“Jayson and Jaylen didn’t have the best night offensively,” Udoka said. “We missed some easy ones that we’re normally going to make so that combined leads to those numbers. To have 89 points and lack of penetration and paint points is obviously alarming and we’ve got to figure that out.”

The Bucks began the day by applying full-court pressure during possessions to speed the Celtics up and hinder their offensive rhythm. Brown tried burning the defense by making open 3-pointers but missed five of his six attempts in the first half and committed four turnovers.

Ball-handling in traffic has been Brown’s primary weakness and he again struggled against the aggressive Bucks, who were reaching each time he attacked the basket. His seven turnovers tied a season high and in one third-quarter possession, he simply airballed a short hook shot, missing by 2 feet.

“We gotta be the smarter team,” Brown said. “Tonight we weren’t. We shot a lot of threes and we have a lot of good looks, but we have to understand that’s what they want us to do. They hit us in the mouth early and set the tone. We have to find ways to impact the game, regardless. No excuses, we have to be better.”


Jaylen Brown tries to drive past Milwaukee's Jevon Carter in the second half of Sunday's loss.Steven Senne/Associated Press

The loss was similar to those against the Miami Heat nearly two years ago in the NBA Bubble. The Heat were the tougher and scrappier and wanted the games more. The Celtics had their pride challenged during that series and folded. They didn’t necessarily fold in Game 1 but they were definitely staggered, seemingly shocked by Milwaukee’s intensity and precision, resorting to hero ball or making the near-possible pass that resulted in one of Boston’s 18 turnovers.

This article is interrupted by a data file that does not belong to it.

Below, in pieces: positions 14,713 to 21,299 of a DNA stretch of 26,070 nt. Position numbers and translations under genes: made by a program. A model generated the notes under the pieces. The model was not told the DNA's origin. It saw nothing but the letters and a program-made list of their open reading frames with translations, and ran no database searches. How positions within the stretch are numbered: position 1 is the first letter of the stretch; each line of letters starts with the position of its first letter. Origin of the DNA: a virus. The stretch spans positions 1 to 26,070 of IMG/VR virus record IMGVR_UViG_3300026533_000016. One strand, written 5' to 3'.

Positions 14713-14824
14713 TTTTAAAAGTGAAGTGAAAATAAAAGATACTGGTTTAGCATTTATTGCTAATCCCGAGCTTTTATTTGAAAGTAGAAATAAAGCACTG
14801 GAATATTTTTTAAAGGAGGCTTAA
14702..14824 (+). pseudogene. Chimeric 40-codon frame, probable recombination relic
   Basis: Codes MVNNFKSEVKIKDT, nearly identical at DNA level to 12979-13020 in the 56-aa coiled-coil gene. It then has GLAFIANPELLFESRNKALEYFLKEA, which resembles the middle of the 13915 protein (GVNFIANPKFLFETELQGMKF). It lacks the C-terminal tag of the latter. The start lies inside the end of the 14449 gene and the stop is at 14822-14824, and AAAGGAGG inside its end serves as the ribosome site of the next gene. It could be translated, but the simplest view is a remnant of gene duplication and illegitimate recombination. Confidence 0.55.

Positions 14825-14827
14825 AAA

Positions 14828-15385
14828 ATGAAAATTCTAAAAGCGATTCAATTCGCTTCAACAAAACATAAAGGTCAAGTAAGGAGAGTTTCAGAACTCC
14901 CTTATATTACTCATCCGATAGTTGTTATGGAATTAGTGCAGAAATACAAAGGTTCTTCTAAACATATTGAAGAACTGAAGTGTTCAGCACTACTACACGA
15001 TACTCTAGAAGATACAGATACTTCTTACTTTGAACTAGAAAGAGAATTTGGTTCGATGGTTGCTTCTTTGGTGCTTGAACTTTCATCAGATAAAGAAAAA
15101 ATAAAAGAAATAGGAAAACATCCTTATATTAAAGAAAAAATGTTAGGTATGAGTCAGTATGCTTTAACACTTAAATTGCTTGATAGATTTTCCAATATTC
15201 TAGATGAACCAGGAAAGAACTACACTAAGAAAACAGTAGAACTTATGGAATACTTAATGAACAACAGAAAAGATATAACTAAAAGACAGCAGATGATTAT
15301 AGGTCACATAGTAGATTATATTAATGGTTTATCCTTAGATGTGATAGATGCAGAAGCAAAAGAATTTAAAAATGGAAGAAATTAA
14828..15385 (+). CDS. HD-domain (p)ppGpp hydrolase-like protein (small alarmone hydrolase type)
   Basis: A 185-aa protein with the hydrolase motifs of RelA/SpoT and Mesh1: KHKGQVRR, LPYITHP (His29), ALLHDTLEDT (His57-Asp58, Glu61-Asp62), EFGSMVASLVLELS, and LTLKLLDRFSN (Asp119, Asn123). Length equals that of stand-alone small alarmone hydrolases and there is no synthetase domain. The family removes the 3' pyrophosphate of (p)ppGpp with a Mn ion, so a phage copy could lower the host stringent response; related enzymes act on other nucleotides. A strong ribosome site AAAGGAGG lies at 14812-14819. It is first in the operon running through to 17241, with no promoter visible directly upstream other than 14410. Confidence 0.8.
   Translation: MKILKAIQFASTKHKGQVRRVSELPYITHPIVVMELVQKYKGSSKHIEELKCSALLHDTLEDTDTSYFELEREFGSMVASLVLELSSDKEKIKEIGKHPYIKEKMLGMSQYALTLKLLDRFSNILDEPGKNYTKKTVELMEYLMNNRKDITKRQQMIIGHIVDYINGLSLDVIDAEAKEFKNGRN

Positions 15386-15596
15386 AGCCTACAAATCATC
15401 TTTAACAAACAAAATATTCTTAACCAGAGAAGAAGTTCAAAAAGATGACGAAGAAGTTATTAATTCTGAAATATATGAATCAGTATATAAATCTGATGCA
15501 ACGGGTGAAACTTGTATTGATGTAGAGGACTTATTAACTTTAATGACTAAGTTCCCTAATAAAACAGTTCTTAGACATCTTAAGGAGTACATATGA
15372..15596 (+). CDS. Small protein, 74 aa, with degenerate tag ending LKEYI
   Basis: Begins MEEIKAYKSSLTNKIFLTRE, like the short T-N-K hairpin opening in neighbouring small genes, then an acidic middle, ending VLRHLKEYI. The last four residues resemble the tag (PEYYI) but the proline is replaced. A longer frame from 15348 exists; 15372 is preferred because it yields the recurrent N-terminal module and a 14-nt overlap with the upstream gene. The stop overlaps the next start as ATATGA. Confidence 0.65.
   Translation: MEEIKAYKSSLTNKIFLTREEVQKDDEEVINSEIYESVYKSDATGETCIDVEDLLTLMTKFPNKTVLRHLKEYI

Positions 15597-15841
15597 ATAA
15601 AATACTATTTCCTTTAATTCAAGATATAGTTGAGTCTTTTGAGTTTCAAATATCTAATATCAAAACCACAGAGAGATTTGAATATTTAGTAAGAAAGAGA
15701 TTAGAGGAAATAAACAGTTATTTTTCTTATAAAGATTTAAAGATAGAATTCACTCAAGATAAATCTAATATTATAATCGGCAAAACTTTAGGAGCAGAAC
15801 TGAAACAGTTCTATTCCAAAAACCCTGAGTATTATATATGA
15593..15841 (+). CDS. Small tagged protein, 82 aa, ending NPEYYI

The Bucks want anyone besides Tatum and Brown to beat them. And players like Grant Williams, Al Horford, Marcus Smart, and Payton Pritchard have to hit open shots. But the key to the Celtics prevailing in this series is Tatum and Brown being top 10 players.

Neither was close to that level Sunday.

“There’s a lot of things to take away from this,” Tatum said. “The series is not won or lost off one game, especially not Game 1. Give them credit, they were the better team today. They played better than we did and they deserved to win. We have to play with more poise. We had a lot of turnovers. Being too careless. They’re a really good team, so it’s not going to be easy. We can’t just let them speed us up like that.”


After the Nets provided little else besides two elite scorers and zero defensive resistance, the Celtics got a real taste of what playoff intensity is and what will be required to compete with a champion. If Tatum and Brown are as good as they have been advertised and proven, then they have to become the catalysts for this series, despite Milwaukee doing everything it can to stifle them.

It’s the ultimate challenge, and it will require adjustments from Udoka and more consistency and composure from Tatum and Brown.

Gary Washburn is a Globe columnist. He can be reached at Follow him @GwashburnGlobe.